Independent Newspapers, MBA Feature – The Star, Pretoria News, The Mercury, The Cape Times 23rd April 2021
THERE are always two questions when it comes to a discussion about a Master of Business Administration (MBA). The first one is existential – What’s the point?.
The answer is simple. An MBA degree is vital because it teaches the student how to think. System thinking helps us find connections, causalities and consequences. Critical thinking teaches us to separate the fake news from the real and the imagined threats from a looming catastrophe.
An MBA gives us the skills to come up with an action plan to ensure that we survive.
The second question. If you accept that the MBA is critical in a world that is increasingly volatile, uncertain, chaotic and ambiguous, to say nothing of disruptive and diverse – Which one should I enrol for?.
It’s a big question.
A good MBA will ask a lot of you. It’s an investment in time, money, sometimes blood (metaphorically), sweat and tears (literally).
Henley Business School Africa has made sure that its MBA is family-friendly, and not a marriage break-up academy. The school also ensures that you can learn while you earn and that you can immediately apply everything it teaches you from day one.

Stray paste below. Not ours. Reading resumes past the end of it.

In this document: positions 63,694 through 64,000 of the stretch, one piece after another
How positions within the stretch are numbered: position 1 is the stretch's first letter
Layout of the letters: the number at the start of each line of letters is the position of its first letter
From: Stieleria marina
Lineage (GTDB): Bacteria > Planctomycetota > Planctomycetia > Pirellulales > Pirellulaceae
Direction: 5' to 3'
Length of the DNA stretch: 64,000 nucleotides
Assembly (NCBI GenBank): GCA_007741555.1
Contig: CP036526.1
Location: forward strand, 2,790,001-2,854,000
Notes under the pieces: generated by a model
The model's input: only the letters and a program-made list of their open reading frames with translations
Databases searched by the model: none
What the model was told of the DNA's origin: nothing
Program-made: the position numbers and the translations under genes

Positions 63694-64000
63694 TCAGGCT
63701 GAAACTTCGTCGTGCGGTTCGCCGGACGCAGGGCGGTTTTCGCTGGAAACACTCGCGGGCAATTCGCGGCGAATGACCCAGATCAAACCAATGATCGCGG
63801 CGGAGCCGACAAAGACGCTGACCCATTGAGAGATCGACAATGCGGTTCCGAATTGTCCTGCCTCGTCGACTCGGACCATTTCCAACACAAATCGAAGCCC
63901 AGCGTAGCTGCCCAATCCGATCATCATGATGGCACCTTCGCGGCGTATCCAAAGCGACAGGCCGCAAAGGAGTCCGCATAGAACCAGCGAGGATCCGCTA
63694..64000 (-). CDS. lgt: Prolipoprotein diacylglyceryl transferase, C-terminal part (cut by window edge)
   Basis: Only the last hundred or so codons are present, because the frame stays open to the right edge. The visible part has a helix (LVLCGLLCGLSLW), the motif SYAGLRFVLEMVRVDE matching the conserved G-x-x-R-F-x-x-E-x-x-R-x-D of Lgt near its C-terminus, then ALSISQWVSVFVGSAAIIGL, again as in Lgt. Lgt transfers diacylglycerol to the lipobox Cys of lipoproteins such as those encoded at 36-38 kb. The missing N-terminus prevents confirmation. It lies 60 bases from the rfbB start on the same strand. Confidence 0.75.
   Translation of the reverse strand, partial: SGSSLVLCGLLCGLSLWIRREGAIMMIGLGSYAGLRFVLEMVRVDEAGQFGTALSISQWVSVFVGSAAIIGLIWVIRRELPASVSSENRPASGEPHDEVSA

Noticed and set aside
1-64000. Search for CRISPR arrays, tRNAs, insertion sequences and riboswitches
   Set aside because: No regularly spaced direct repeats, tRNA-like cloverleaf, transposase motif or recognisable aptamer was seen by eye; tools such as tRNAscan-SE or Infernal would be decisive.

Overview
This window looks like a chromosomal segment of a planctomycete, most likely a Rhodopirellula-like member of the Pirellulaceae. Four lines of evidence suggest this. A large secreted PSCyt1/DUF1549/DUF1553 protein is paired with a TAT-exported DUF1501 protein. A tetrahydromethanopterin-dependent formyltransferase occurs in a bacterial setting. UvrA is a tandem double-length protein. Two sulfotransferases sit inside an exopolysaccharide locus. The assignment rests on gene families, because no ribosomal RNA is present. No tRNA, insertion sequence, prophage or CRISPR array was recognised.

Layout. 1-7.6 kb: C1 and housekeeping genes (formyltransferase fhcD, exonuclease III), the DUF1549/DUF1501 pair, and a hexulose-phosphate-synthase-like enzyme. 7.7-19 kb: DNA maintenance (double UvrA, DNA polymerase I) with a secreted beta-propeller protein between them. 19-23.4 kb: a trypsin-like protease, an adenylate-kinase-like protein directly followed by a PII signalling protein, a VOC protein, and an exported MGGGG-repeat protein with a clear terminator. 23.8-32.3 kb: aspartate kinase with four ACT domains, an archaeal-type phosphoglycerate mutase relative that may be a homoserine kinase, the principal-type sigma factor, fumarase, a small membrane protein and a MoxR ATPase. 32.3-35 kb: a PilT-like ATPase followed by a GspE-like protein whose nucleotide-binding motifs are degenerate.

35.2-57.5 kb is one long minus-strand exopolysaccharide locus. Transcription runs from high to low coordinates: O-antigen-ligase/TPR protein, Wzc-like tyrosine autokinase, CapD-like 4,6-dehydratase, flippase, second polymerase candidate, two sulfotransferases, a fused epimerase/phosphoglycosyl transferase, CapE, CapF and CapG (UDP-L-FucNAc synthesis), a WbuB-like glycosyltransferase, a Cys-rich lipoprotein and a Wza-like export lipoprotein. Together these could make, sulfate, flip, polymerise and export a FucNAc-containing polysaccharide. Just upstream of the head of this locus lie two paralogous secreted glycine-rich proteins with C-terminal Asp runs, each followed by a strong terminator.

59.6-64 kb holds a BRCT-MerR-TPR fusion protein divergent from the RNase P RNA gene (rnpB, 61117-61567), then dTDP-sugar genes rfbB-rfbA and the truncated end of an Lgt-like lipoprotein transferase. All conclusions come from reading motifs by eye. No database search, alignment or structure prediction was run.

“We believe in real-life, real-time and relevant action learning. We teach the same tools that we use ourselves. We went from what was effectively a start-up to a fully-fledged business school, and a decade later, with compound growth in turnover of more than 1 000%. We have a student body that contributes almost two-thirds of the entire Henley global executive MBA class every year.
“There’s the other thing about us, we are British-born and South African-bred. The MBA qualification that you will graduate with is a British qualification that enjoys triple international accreditation, which you get to pay for in Rands.”
For Henley Business School Africa, the science of management is not about making profits for profit’s sake, but actually creating prosperity for the communities in which it operates in, because that’s true radical economic transformation.
The school builds leaders, who build the businesses that build Africa. It’s a process that starts in the classroom, but overtime extends all the way to corporate activism; blowing the whistle on state capture; and holding leaders of the corporate and political worlds to account.
“When the lockdown was imposed, we had already pivoted, seamlessly, to virtual learning. It was not lecturers peering into laptops using Zoom, but rather a fully-fledged learning platform that we had developed to bring our entire global arsenal of lecturers and learning to our students in their hour of need. And then, we gave it away so that other business schools could pivot too, without making the same mistakes we had, and get on with the national imperative of educating the country”.